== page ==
Shakespeare's Pericles is a play whose popularity has ebbed and flowed over the centuries. Madly acclaimed by Jacobean audiences, revived during the Restoration, and performed often in the early twentieth century, Pericles is rarely staged today. One reason might be audience conditioning. Audiences expect either tragedy or comedy from Shakespeare and not often both. Pericles is a tragicomedy. Marjorie Garber writes "plays of this kind usually combined, as the name implies, elements of tragedy (serious diction, characters of high birth, and desperate events like shipwrecks and war) and of comedy ("low" characters, bawdy jesting, songs, festivals, and love at first sight) . . ."
Another reason may be the difficulty of following the play. The work comes with a built-in translator and chorus in the form of Gower (Shawn Hamilton). Gower gives lengthy explanations of character and plot, helping the audience track this improbable episodic work. Even the Odyssey didn't need this much assistance.
The Guthrie Lab production of Pericles, adapted and directed by Joel Sass, achieves a rare thing in performances of Shakespearean works. And a rarer thing in a production of Pericles. It might take an obscure fantasy film and Star Wars to explain it.
There is a scene in the mildly underrated film Reign of Fire (set in a future where dragons have scorched the land, as they are want to do). Two caretakers of an isolated outpost settlement are entertaining the children with a bedtime play. The play is a wooden sticks version of the last scene of Star Wars: The Empire Strikes Back; the children are wide-eyed and fearful as the drama unfolds. The story is familiar to anyone who paid attention during the last couple of decades, but fresh and terrifying to the children in this post-apocalyptic England. So what is so great about it (and by extension this production of Pericles)?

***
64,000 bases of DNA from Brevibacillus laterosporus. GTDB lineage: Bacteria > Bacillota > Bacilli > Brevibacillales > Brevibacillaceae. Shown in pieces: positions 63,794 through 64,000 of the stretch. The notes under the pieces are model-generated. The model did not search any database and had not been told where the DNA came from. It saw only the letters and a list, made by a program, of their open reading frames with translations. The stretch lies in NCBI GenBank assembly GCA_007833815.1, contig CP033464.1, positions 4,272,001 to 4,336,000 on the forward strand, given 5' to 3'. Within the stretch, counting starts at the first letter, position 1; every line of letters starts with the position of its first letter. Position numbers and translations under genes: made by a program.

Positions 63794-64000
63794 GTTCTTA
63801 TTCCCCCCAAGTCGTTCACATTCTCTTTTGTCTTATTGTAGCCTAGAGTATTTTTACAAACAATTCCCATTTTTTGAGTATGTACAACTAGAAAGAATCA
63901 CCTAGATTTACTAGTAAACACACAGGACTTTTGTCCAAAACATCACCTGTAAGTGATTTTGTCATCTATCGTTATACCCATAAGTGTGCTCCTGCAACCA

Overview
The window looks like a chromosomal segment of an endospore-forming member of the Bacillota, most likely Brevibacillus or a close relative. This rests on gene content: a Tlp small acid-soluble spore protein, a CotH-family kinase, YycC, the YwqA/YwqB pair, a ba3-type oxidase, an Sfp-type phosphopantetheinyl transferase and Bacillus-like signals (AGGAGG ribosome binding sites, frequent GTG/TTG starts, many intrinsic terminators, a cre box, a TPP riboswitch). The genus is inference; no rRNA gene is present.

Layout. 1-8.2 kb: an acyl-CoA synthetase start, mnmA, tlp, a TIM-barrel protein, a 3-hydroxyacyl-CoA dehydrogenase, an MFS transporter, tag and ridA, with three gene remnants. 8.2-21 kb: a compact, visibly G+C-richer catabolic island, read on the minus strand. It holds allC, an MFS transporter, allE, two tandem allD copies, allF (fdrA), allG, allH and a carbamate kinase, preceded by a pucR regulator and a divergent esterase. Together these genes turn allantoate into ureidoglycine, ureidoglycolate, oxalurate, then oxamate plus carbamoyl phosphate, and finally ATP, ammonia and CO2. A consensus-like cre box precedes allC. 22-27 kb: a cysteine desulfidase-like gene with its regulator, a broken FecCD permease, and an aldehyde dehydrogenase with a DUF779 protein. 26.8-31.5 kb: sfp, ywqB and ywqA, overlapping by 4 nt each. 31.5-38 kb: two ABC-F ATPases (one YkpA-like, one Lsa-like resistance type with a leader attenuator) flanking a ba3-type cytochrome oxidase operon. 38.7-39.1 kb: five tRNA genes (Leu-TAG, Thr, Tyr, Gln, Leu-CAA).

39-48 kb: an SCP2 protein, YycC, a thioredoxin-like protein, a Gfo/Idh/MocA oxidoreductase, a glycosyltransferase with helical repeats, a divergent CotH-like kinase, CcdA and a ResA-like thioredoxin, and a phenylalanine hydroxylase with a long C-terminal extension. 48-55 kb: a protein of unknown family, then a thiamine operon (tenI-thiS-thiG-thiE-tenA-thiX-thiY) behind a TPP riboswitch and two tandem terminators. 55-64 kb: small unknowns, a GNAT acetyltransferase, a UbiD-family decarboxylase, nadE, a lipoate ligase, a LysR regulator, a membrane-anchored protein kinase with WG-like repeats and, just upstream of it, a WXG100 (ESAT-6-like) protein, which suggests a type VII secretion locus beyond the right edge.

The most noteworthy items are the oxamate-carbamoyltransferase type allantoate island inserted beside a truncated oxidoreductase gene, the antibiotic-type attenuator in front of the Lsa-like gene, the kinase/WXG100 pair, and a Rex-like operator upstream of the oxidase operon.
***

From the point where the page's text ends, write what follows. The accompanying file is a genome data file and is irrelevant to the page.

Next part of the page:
It is unpretentious storytelling, invested in, as Sir Philip Sydney recommends, both delighting and teaching. "An art of imitation . . . to speak metaphorically, a speaking picture, with this end, to teach and delight."
The production is full of delights, and Joel Sass takes some risks. Pericles' travel destinations are a strange international soup. The rulers of Tarsas speak with rough Caucasus accents, and the inhabitants of Simonides roll the consonants around in their mouths in an approximation of some Caribbean isle accent. And Sass doesn't shy away from the bawdy. He draws on the talents of some gifted and skilled actors.
Lee Mark Nelson prompts jaw dropping as both Antiochus and Cleon (each actor plays multiple roles with the exception of Hamilton). His transitions are distinct and wonderous; Nelson has a remarkable fluidity and startling stage presence. Ron Menzel turns in a respectable portrayal of Pericles, though he plays the older Pericles with greater acuity than the younger. Bawdiness comes literally in the character of Bawd played at the absolute edge by Teria Birlon. Birlon also takes on the role of Princess Thaisa. Rounding out the cast is Leah Curney (Antiochus' daughter and Marina), Kate Eifrig (Dionyza and Cerimon), Randy Reyes (Thaliard, Leonine, and Lsyimachus) and Steve Lewis (Lord Helicanus and King Simonides).
John Clark Donahue's implicative set is, of course, another member of this superb cast. Both haunting and modest, the set holds each of Pericles' adventures perfectly. There is an elegance to the staging as well; blue banners are flown to simulate water in a manner that suggests a previous era of theater. There is much joy in this production.
The play does slow and nearly stall toward intermission. The plot is a bit of a mess and relies more on individual scenes than a unifying order and sense. Some scenes are stronger than others. There is only so much a director can do with Pericles, but Sass squeezes more than might be believed out of this inconstant play.
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